Submitted to: Eastern Native Grass Symposium
Publication Type: Abstract Only
Publication Acceptance Date: 9/27/2006
Publication Date: 10/13/2006
Citation: Skinner, R.H., Adler, P.R. 2006. Carbon Dioxide Flux During the First Year Following Switchgrass Establishment. In: Sanderson, M.A., Adler, P., Goslee, S., Ritchie, J., Skinner, H., Soder, K., Proceedings of the Fifth Eastern Native Grass Symposium, October 10-13, 2006, Harrisburg, Pennsylvania. p. 56. Interpretive Summary: An interpretive summary is not required.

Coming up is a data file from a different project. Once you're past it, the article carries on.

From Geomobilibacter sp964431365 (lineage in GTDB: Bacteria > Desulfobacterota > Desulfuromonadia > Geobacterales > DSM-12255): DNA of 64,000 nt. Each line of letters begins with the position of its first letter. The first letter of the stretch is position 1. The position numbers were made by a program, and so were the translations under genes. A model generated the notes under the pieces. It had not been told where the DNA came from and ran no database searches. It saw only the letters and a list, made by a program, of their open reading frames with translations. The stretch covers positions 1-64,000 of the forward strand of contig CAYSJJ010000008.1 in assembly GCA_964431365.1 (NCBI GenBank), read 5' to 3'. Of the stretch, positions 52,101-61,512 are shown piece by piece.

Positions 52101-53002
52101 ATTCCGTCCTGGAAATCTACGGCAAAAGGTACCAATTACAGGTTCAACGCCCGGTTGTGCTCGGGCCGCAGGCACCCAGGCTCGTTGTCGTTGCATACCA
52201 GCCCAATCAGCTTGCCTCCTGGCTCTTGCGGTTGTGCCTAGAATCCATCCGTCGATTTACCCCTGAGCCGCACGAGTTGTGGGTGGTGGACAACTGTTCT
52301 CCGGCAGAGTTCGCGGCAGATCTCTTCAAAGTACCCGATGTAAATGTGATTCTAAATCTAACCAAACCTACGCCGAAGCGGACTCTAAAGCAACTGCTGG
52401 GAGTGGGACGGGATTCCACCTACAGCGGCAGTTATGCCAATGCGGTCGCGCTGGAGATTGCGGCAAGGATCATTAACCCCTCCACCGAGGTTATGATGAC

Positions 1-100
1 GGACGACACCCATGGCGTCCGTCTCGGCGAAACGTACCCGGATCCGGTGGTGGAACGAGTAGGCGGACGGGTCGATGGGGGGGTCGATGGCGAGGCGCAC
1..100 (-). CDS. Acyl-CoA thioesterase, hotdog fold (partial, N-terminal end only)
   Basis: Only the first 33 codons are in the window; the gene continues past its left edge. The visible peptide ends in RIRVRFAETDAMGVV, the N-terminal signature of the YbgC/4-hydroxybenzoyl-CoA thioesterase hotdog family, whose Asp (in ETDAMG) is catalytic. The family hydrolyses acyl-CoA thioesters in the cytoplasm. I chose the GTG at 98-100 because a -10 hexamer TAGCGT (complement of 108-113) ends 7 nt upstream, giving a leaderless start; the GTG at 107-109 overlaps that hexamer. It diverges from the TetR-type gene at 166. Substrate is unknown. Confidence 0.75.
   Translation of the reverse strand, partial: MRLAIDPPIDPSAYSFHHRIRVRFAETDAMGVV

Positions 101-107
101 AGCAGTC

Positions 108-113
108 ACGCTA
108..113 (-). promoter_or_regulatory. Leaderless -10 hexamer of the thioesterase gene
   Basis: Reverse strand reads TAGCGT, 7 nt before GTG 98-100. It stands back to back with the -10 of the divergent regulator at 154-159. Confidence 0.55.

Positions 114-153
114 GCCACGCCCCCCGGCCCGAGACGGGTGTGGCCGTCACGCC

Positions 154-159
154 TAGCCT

Technical Abstract: Perennial grasslands managed for biofuel production could provide additional environmental benefits by sequestering carbon in the soil. An eddy covariance flux tower was used to quantify the net carbon dioxide flux during 2005 for a switchgrass (Panicum virgatum L) field that had been planted in 2004. The summer of 2005 experienced significant drought with deficit moisture conditions existing from mid-April through late-October. Switchgrass height was only 56 in. when plants reached physiological maturity in mid-August. Plots were harvested in April 2006. Poor growth during the summer combined with leaching and lodging losses during the winter resulted in an average yield of only 837 lb dry matter ac**-1. The field experienced a net loss of carbon dioxide due to soil and plant respiration until mid-April when photosynthetic uptake became great enough to offset respiratory losses. Initial early-season uptake during late-April and early-May was due to weeds since switchgrass did not begin active growth until mid-May. Switchgrass rapidly accumulated carbon dioxide from mid-June until seed heads appeared in early-August. Little additional net uptake occurred during seed filling. September 15 was the last date that net uptake was observed. Respiratory loss after September 15 offset about 69% of the total uptake during the growing season so that net flux for the year was -603 lb CO2 ac**-1. When the carbon dioxide-equivalent of the biomass removed in April 2006 was subtracted from the total flux, the field became a net source to the atmosphere of 1843 lb CO2 ac**-1. The combination of a dry year and relatively immature switchgrass stand meant that the field was not able to sequester carbon during 2005. Measurements will continue for several more years to determine the carbon sequestration potential of more mature stands under a range of environmental conditions.